Monday night, October 4, a storm rocked the rolling hills of Santa Barbara with dramatic thunder and lightning accompanied by heavy rain and wind upwards of 15 miles per hour. The storm originated off the northeastern part of Santa Barbara Island at around 6:30 p.m. and reached the southern coast at around 7:30 p.m. The storm passed through much of Southern California, striking areas such as Los Angeles, Orange, and San Bernardino Counties, leaving many houses without power. The National Weather Service of San Diego reported over 2,000 lightning strikes over the Los Angeles-Orange County area, which reportedly caused several palm trees to catch fire, garnering emergency services to be dispatched.
In the San Marcos Pass area, lightning and thunder shook the homes of San Vicente Mobile Home Park for over an hour, leaving many homes at a loss of power for several hours. After the storm, rain pummeled the area for another hour, which was reportedly the most surprising part.
“You just don’t get rain here,” says Tony Askew, a resident in the San Marcos Pass area. “It’s almost unheard of.”
Post-storm, houses all around the Santa Barbara area were without power for several hours, rendering many students unable to do homework or watch TV. Several staff members of the San Marcos King’s Page reported that their power was out for upwards of three hours. Around 20 counties had their power turned off by PG & E in order to prevent any fires from possible power line collapses, and about 21,000 homes had their power taken out by natural causes.
Almost days after the storm, a fire started in the Alisal Lake and Santa Ynez area, which has now grown to around 15,000 acres, according to CBS Los Angeles. The high speed winds from the storm earlier in the week caused the fire along with a lack of air support from emergency services due to the 40-50 mile an hour winds. The winds plus the dry landscape of Alisal Canyon have stimulated the flames out of control.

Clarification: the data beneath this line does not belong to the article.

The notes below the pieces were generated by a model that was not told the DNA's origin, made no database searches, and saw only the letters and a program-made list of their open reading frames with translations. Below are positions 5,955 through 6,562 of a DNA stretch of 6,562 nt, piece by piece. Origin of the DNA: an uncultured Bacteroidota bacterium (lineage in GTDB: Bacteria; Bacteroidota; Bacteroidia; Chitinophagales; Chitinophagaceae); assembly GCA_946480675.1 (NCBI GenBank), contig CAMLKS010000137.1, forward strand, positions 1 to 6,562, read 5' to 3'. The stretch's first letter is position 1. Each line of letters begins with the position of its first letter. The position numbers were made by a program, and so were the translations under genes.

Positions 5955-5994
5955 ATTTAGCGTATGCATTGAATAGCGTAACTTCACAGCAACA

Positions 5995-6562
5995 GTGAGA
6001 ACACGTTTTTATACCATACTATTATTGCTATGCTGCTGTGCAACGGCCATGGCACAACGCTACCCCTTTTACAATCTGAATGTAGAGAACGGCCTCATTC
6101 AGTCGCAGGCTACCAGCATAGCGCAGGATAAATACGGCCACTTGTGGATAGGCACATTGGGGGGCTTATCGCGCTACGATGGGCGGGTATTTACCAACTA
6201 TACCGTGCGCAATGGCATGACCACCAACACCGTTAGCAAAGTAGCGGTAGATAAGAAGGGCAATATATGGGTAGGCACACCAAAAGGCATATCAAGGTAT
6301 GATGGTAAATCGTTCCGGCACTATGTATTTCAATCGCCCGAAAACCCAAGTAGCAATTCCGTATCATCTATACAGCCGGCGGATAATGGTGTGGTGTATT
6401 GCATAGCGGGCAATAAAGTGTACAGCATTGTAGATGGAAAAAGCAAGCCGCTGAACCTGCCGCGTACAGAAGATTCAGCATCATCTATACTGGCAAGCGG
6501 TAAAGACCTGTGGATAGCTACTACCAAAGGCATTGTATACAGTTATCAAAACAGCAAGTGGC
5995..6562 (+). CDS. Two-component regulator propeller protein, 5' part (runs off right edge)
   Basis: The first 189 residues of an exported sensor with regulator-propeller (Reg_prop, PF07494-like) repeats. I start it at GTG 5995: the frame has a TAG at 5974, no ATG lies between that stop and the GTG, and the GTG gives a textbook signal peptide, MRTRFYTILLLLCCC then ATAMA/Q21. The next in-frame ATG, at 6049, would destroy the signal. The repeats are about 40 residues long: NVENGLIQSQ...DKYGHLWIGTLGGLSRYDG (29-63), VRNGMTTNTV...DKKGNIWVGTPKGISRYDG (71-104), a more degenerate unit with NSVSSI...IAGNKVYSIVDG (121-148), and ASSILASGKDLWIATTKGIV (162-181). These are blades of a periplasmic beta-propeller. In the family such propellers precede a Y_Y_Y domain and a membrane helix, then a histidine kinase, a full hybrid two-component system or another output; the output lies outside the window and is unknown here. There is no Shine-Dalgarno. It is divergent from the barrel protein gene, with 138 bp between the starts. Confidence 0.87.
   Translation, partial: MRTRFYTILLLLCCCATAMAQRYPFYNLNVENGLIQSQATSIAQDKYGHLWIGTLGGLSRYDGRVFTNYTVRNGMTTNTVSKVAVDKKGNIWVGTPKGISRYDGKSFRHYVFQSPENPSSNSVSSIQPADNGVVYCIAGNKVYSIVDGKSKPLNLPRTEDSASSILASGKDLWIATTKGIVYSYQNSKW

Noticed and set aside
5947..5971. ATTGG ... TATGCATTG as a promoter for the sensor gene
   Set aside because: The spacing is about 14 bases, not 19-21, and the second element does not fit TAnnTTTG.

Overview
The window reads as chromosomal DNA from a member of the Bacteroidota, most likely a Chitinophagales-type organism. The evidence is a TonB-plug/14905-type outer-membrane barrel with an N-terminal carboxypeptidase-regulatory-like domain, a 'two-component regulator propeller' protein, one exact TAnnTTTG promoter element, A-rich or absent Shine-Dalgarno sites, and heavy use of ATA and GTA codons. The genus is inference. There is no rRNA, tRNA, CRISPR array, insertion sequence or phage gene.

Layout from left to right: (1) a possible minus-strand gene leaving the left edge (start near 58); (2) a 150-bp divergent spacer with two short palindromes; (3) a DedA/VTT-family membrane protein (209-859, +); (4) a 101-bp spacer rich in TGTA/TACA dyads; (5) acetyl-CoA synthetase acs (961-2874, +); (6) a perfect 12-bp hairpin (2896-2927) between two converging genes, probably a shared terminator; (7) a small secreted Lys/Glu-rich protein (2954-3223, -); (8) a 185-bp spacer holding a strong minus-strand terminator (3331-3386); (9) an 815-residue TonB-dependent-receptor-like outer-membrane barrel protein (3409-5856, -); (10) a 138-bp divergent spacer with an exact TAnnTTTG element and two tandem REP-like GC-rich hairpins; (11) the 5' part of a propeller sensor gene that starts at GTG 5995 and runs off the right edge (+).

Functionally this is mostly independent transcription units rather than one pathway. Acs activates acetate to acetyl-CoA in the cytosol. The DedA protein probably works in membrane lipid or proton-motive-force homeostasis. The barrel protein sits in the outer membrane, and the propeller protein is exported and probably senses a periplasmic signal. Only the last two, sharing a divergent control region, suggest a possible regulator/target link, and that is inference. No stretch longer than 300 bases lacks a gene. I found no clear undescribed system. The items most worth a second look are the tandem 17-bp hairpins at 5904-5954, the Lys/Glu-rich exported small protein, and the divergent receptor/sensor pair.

Forest fires are usually treated using large tanker planes that fill with water, yet Santa Barbara airport was not letting planes leave to fight the fire out of fear that the planes would be affected by the heavy winds. Without the BAe-146 air tankers, the fire was able to rage without much resistance. On Tuesday afternoon, two planes were finally able to embark to the fire to aid the 1,400 firefighters that were dispatched.
Smoke from the fire has plagued the sky since Tuesday, causing many San Marcos sports to be cancelled out of health concern for the athletes. Smoke clouding the sky covers the sun and leaves the scent of burnt brush and chaparral behind. If anyone is being directly affected by the fire, Dos Pueblos High School is serving as a Salvation Army headquarters for anyone seeking refuge.
As of October 20th the fire was 97% contained with more than 17,000 acres burned.